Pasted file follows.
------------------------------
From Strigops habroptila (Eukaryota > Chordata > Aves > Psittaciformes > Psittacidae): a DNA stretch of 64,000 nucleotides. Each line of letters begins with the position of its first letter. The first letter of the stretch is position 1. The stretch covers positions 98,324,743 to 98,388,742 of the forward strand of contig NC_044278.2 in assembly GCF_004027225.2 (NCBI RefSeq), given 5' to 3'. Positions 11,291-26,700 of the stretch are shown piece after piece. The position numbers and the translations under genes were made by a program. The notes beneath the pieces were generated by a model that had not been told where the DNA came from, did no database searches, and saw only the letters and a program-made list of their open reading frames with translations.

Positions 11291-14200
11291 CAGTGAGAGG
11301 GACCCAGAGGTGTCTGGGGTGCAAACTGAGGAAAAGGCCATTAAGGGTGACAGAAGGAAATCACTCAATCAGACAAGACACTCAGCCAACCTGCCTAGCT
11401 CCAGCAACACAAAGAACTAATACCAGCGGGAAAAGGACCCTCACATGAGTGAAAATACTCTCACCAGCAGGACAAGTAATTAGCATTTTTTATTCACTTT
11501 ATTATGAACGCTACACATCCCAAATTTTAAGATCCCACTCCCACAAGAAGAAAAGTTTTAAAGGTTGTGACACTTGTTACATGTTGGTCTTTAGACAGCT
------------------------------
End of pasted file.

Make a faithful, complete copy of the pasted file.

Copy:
From Strigops habroptila (Eukaryota > Chordata > Aves > Psittaciformes > Psittacidae): a DNA stretch of 64,000 nucleotides. Each line of letters begins with the position of its first letter. The first letter of the stretch is position 1. The stretch covers positions 98,324,743 to 98,388,742 of the forward strand of contig NC_044278.2 in assembly GCF_004027225.2 (NCBI RefSeq), given 5' to 3'. Positions 11,291-26,700 of the stretch are shown piece after piece. The position numbers and the translations under genes were made by a program. The notes beneath the pieces were generated by a model that had not been told where the DNA came from, did no database searches, and saw only the letters and a program-made list of their open reading frames with translations.

Positions 11291-14200
11291 CAGTGAGAGG
11301 GACCCAGAGGTGTCTGGGGTGCAAACTGAGGAAAAGGCCATTAAGGGTGACAGAAGGAAATCACTCAATCAGACAAGACACTCAGCCAACCTGCCTAGCT
11401 CCAGCAACACAAAGAACTAATACCAGCGGGAAAAGGACCCTCACATGAGTGAAAATACTCTCACCAGCAGGACAAGTAATTAGCATTTTTTATTCACTTT
11501 ATTATGAACGCTACACATCCCAAATTTTAAGATCCCACTCCCACAAGAAGAAAAGTTTTAAAGGTTGTGACACTTGTTACATGTTGGTCTTTAGACAGCT